Tarion New Home Warranty Protection: The Nuts And Bolts
In Ontario, every new home is required to meet or surpass the structural requirements and health and safety standards of the Ontario Building Code, and every new home is protected by a mandatory warranty provided by its builder and backed by Tarion Warranty Corporation (“Tarion”). Tarion is a not-for-profit, private corporation established to protect new home buyers in accordance with the terms of the Ontario New Home Warranties Plan Act (the “Act“). The Act requires new home builders to meet or exceed certain standards in order to register with Tarion and to enroll every new home under the Tarion new home warranty protection program (the “Tarion Program”) prior to the start of construction. Finally, and perhaps most importantly, the Tarion Program requires new home builders to provide complete post-construction new home warranty coverage.
This article outlines the basic components comprising the coverage offered under the Tarion Program, which are:
a. Deposit Coverage;
b. Delays in Closing or Occupancy Coverage;
c. Pre-Delivery Inspection; and
d. Statutory Warranty Coverage.
The deposit paid towards the purchase of a new home is protected by Tarion up to a maximum of $40,000 for freehold homes and up to a maximum of $20,000 for condominium units. The deposit monies are protected and guaranteed by Tarion in the event that the builder is unable to complete the sale of the new home because of:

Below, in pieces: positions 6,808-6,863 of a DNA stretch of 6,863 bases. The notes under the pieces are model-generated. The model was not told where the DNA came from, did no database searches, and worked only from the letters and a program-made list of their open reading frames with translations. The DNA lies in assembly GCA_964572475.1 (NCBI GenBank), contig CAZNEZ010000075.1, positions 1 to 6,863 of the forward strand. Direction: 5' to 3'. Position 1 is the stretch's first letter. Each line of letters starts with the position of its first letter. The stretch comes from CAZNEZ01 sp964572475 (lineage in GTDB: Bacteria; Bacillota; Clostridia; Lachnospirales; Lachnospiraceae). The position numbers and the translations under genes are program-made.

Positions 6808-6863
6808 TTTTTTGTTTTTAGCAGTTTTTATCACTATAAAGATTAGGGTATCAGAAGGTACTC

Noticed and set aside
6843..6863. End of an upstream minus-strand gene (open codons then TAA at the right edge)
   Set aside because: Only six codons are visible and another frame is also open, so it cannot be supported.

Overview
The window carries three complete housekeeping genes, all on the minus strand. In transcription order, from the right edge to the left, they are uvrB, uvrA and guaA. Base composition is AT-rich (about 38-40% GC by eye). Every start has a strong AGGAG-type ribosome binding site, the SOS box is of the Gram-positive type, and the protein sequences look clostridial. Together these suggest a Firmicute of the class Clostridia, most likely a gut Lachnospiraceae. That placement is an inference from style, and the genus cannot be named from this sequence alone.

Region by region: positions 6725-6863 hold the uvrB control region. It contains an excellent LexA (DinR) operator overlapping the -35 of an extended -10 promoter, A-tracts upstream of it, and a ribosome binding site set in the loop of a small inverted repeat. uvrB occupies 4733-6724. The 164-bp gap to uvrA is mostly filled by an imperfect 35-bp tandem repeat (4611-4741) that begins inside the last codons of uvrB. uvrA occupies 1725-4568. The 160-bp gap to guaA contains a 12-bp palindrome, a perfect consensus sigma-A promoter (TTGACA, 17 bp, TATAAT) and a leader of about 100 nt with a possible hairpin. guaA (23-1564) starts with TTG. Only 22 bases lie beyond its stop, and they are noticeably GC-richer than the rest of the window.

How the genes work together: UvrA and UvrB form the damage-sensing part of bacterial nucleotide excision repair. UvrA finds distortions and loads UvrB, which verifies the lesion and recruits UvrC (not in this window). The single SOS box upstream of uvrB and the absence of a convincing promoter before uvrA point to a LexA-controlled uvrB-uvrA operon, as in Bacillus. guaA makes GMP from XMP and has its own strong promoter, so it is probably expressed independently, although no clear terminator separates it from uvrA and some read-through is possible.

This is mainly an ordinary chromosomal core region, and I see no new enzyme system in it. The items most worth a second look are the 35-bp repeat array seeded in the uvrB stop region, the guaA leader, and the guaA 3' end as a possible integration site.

- the builder’s fundamental breach of the purchase agreement; or
- in the event that a purchaser is otherwise legally entitled to treat the purchase agreement as terminated.
Financial Loss for Contract Homes
If you have entered into a contract with a builder to construct a freehold home on land that you own, the money that you pay to the builder under the construction contract will be protected up to $40,000. In the event that the builder fails to substantially perform the contract, Tarion will pay the difference between the value of the work and materials supplied by the builder and the amount you paid to the builder, up to a maximum of $40,000.
Please consult one of our lawyers for a more detailed explanation of these components.
Delays in Closing or Occupancy Coverage
Under the delayed closing warranty, your builder guarantees that your home will be ready for you to move in either by a Closing Date specified in the purchase agreement or by a date that has been properly extended if circumstances occur that delay the home’s completion. In many cases, the builder will be required to compensate you if a delay occurs.
There are two sets of delayed closing and delayed occupancy warranties. In the case of Freehold home buyers, the applicable warranty is based on the date on which the agreement of purchase and sale was signed. In the case of Condominium buyers, the warranty that applies is based on the date that the purchase agreement for the first unit sold in the condominium project or phase was signed. The builder is to provide this information to a purchaser, upon request.